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Reduce the need for student loans

chart will include all info as alt textA recent nationwide survey of parents of college students found that less than half of costs were covered by parent income and savings. To bridge the gap, families continue to take on more debt to help pay for increasing college costs. Nationwide, total outstanding student loan debt is at an all-time high of $1.7 trillion. This debt can create a significant burden for young adults at the start of their careers.

Making a plan to save while your student is still young can help reduce reliance on future borrowing. It’s also important to be realistic in setting savings goals. Too often families wait to save because the thought of paying for college can seem overwhelming. The reality is that most families will not be able to save enough to cover every future higher education expense, and that’s okay. Most families rely on a combination of efforts to pay for college, including financial aid, scholarships, loans, income, and savings.

Saving even a little helps a lot

A commitment to saving for higher education can be difficult to make, especially for young families with tight budgets. Ask parents of college students, however, and they’ll likely agree that any amount helps. Contributing regularly to your GET account can add up over time and help make college more accessible and affordable for your student. Whether you save enough to cover tuition, provide for a semester abroad, or simply reduce the amount of future student loans, you’ll value the effort for years to come. Here are some ideas to get started:  

Coffee cup iconSkip the latte and brew your own coffee. That could free up over $1,000 per year to contribute to your higher education savings (Calculation assumes a $4.25 difference between the cost of a latte vs. brewing your own coffee; and an average of 250 working days in a year).

Money iconThe average income tax refund for the 2022 tax year was just under $3,000. Set that aside and give your savings a boost.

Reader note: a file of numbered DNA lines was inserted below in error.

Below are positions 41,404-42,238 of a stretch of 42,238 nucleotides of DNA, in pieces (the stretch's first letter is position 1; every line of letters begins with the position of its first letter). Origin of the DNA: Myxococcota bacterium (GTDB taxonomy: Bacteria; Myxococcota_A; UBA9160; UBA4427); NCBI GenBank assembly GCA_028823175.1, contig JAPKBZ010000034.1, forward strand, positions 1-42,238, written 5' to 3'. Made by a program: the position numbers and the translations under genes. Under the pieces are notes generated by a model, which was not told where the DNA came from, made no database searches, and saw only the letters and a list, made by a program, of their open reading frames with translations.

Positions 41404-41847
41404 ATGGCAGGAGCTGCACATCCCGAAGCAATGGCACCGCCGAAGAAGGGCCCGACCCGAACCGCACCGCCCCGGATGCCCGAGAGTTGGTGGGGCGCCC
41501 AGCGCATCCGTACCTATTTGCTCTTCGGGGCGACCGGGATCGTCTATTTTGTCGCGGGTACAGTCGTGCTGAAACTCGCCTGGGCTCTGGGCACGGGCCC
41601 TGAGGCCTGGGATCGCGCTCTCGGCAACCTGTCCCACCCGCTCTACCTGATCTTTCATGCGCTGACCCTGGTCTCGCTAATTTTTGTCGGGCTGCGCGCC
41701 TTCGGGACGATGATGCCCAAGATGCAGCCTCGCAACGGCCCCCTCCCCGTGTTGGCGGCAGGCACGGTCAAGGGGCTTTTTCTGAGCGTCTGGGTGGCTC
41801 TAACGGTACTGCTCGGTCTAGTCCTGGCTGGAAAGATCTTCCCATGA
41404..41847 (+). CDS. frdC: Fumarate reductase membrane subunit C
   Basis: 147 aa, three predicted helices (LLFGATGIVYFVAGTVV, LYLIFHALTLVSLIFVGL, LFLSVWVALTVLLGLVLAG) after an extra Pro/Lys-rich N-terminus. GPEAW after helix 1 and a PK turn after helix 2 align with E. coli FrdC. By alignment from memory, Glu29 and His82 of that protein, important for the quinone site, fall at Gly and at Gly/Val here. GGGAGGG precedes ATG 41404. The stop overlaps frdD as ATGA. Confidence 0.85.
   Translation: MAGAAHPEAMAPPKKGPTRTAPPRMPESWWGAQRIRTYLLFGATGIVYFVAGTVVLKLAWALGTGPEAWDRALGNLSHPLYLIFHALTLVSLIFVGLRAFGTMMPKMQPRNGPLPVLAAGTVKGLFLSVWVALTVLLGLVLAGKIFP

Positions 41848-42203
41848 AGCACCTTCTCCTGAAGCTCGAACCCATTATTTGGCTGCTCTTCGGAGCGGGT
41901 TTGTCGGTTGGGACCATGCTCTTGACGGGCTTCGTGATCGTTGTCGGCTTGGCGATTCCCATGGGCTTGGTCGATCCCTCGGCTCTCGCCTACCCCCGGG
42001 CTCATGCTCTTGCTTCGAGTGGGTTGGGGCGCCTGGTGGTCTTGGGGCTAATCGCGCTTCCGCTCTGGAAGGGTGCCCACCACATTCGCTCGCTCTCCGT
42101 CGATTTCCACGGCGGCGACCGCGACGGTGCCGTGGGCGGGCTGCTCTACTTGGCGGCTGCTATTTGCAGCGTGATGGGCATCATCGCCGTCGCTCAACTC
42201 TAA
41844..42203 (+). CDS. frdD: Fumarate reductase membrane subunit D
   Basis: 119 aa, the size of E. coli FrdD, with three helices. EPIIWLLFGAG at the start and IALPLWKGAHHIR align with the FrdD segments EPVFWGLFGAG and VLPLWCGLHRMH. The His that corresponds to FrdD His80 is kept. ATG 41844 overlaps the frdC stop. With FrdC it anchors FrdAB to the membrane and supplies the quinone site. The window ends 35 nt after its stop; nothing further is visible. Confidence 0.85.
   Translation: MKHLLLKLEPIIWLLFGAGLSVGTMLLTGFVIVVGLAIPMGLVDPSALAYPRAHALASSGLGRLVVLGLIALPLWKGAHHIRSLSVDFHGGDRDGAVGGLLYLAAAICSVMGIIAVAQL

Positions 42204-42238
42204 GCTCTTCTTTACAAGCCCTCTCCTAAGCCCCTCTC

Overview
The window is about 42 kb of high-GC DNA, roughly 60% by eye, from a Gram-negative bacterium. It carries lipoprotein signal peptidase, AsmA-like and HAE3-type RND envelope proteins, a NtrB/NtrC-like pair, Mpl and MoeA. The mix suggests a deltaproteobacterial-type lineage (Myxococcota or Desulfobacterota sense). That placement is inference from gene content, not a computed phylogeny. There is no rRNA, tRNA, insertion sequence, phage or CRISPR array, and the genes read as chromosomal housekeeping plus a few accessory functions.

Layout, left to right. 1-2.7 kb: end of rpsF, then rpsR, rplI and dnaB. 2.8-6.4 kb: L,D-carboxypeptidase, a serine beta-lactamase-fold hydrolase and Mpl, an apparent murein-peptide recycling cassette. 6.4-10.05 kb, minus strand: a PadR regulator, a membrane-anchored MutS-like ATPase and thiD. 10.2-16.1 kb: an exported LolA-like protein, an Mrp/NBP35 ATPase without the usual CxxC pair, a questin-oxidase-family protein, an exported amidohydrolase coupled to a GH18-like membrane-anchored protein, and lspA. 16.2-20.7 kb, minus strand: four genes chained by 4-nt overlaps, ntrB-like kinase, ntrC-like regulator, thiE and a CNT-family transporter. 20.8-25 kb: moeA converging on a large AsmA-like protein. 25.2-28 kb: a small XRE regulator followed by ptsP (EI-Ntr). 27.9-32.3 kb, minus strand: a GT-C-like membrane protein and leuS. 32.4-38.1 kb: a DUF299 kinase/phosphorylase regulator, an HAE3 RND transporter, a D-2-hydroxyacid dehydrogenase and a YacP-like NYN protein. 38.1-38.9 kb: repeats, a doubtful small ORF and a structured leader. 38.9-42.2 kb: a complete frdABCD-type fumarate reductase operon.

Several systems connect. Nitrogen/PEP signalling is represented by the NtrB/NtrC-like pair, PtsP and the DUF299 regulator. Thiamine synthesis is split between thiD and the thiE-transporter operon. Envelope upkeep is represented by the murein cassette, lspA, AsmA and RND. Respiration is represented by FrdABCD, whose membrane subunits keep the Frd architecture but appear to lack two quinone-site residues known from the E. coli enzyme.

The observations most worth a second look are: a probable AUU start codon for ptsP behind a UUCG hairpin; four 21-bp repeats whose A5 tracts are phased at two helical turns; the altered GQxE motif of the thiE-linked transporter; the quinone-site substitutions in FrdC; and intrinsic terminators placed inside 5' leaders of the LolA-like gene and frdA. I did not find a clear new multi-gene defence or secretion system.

Money bag iconJust $5 a day for ten years could give you over $18,000 more to contribute to your college savings, and that doesn’t even include potential savings growth.

Is your student starting Kindergarten and you no longer have daycare expenses? Put that newly freed up expense in your GET account for their future education. 

Start early and save

Young girl using magnifying glass to look at a flowerEnroll your newborn.  Family members often like to recognize a child’s birth or special milestones of a baby’s first year with a lasting gift. Opening a GET account to which friends and family can contribute is an ideal choice. Gift announcements are available here.

Did you know you can get a head start and open a GET account for future children? Just open an account during the enrollment period, naming yourself as both the account owner and student beneficiary. Once a child is born and has a Social Security Number, you can change the name of the student. If plans change, you can always use the GET account for yourself, or transfer it to another family member.

Plan ahead for your family. Another simple start to your college savings is to open one account that can be used to save for all of your future children. Make contributions over time then transfer Lump Sum amounts to new accounts that you open for each child later on. Families who start early have more time to contribute, and watch their savings add up.

GET enrollment is currently closed and will reopen November 1. 

 Learn More at the links below.

How GET WorkssavUse GET for a Variety of College CostsExplore Your Saving Options
GET Makes a Great Gifttopplanning toolsEnroll Now

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